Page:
Waste Site Cleanup & Reuse in New England
Chester Regional Elementary School
Success in EPA Brownfields Assessment Grant Program and Cleanup
Revolving Loan Fund Program
(August 21, 2003)
On December 5th, 2002, the Pioneer Valley Planning Commission (PVPC) issued a $220,000 loan to the city of Chester, MA. The PVCP received its Brownfields Cleanup Revolving Loan funding from EPA New England in 1999. The loan was utilized to finance a cleanup at the 14-acre Chester Woodwaste Landfill site located on Middlefield Road in Chester. The cleanup of this site is critical to the redevelopment of the site since it will facilitate the construction of the Chester Regional Elementary School and associated athletic fields which will be built adjacent to the landfill. The cleanup was designed to eliminate the potential public health threats associated with the existing contamination. While the school will be ready for occupancy in November 2003, it is anticipated that the first classes will be offered at the new school in January 2004.
EPA New England awarded the PVPC two different brownfields grants between 1998 and 1999. In 1998, the PVPC was selected as an Assessment Demonstration Pilot and awarded $200,000 in assessment funding. In May 1999, EPA selected the PVPC as a Brownfields Cleanup Revolving Loan Fund (BCRLF) pilot. Under this program, EPA provided the PVPC with $2,000,000 to capitalize the PVRBCRLF for its cities of Chicopee, Springfield, Westfield and PVPC itself (for the balance of Pioneer Valley Region, including the town of Chester). Each partner has http://www.pvpc.org )
The PVPC represents forty-three cities and towns in the Pioneer Valley Region, the former Hampden and Hampshire counties, Massachusetts. The forty-three communities have a population of approximately 602,000 and are located in the central and western part of the state. The PVPC is a quasi-public, non-profit regional planning agency that provides planning, development, and other forms of technical assistance throughout the Pioneer Valley Region.
The PVPC is focusing its brownfields activities on working with the region’s communities to implement a strategic economic development plan that calls for a comprehensive regional approach to brownfields issues by working with many stakeholders including quasi-public non-profit developers, private non-profit developers and for profit developers.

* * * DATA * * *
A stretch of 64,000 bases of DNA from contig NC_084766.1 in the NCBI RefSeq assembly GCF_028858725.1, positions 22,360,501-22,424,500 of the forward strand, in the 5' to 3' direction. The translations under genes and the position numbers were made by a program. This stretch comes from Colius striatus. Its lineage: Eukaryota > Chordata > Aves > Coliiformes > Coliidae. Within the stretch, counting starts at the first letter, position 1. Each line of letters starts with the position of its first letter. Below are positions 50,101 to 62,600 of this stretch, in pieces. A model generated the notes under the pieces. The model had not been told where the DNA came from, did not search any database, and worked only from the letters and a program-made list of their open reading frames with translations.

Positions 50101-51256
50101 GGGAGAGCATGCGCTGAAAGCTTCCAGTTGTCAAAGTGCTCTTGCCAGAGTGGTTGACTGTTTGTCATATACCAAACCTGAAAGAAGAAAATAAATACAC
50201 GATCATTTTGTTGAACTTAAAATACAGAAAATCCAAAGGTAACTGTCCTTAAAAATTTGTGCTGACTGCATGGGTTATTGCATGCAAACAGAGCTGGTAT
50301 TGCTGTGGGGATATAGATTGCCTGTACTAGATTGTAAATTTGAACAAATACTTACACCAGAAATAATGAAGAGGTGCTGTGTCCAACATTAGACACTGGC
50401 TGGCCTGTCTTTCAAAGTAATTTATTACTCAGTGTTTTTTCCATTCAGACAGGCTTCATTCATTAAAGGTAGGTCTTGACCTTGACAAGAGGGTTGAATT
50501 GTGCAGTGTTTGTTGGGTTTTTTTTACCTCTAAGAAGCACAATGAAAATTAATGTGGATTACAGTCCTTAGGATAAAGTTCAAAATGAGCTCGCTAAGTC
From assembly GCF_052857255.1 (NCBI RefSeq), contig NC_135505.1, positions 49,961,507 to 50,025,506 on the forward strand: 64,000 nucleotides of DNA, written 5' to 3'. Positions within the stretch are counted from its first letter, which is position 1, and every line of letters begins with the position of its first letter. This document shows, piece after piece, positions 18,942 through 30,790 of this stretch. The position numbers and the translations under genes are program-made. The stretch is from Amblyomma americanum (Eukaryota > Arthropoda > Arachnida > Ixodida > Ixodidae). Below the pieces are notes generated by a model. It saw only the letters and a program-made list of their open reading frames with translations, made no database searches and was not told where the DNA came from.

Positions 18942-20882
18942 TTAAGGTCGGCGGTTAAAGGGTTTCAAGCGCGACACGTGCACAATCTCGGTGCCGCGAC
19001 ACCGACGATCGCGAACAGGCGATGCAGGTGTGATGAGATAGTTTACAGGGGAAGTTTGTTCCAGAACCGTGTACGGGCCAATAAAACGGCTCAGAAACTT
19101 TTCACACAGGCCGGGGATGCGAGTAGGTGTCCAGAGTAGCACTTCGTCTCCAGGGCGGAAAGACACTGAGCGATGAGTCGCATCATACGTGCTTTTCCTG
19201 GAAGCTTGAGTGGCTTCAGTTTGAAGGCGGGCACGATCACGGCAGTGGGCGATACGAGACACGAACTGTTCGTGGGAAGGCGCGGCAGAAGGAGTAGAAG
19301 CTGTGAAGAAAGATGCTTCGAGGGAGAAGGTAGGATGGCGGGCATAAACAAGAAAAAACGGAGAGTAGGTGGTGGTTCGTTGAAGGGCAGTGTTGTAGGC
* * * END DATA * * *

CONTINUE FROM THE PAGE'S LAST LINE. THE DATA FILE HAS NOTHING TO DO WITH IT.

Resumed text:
The PVPC serves as the lead agency for the PVRBCRLF program and is responsible for ensuring that environmental cleanups conducted with funding from the PVRBCRLF are completed in compliance with all applicable laws and regulations and that the PVRBCRLF funds are utilized for authorized purposes. The PVPC also acts as the fund manager, while the Army Corps of Engineers (New England Division) acts as the site manager.
The loan was made to a municipality eligible for a discount of 20% of the loan amount. The town of Chester signed two promissary notes in support of the loan. The first note covered the discounted principal is $176,000. The interest rate for the loan will be 1%. A repayment schedule of the discounted principal and accrued interest was established based on ten annual payments starting March 2004. The second note for $44,000 will automatically discharge at the end of ten years if the discounted loan is repaid according to the original terms. Both notes are secured by the full faith and credit of the town of Chester. The source of repayment will be from the town’s general funds.
The town of Chester has owned the site since the 1940's. The site was used locally as a "stump dump" for the town. The town of Chester hired the engineering firm, Tighe & Bond of Westfield, MA, to complete an comprehensive environmental assessment of the site. The initial assessment was completed in September 2001 for $15,000. Shortly afterwards, the town obtained a grant from PVPC under its 1998 Assessment Demonstration Pilot award to conduct an additional environmental assessment for $27,000 to help pay for the documentation needed for the town’s loan from PVPC.
Once the site assessment effort was completed, the town hired the contractor, Clayton Davenport Trucking, Inc. of Greenfield, MA, to conduct the cleanup of the site. The cleanup costs included: construction, engineering and design fees, legal fees, and miscellaneous fees. The total cost of cleanup was $215,309.37 (the balance of the $220,000 funding commitment was utilized to install monitoring wells which were dug by the town’s highway crew to monitor the water quality). Originally, the loan amount was $250,000 from PVPC, but the town of Chester only needed $220,000 in funding to complete the project so the remaining loan commitment was never drawn down.
The cleanup began in August 2002 and was completed in October 2002. The contractors excavated and consolidated the wood waste debris and lead contaminated soil and placed it in an onsite landfill with a gas collection system and leachate control. (The lead-contaminated soil comes from an unknown source and was the driving force to conduct the cleanup.) The cleanup will prevent any unacceptable risk to the occupants of the new elementary school. The Massachusetts Department of Environmental Protection (MA DEP) approved the cleanup plan under its cleanup regulations: the Massachusetts Contingency Plan.
The Chester Regional Elementary School is a part of the Gateway Regional School District, who also participated in the hiring of the contractor and oversight of the construction of the school. The school district hired Fontain Brothers of Springfield, MA, to construct the school for the price of $4.9 million. The school construction began in October 2002 and should be substantially complete in October 2003. The school, which will hold classes between Kindergarten and fifth grade, should open in January 2004.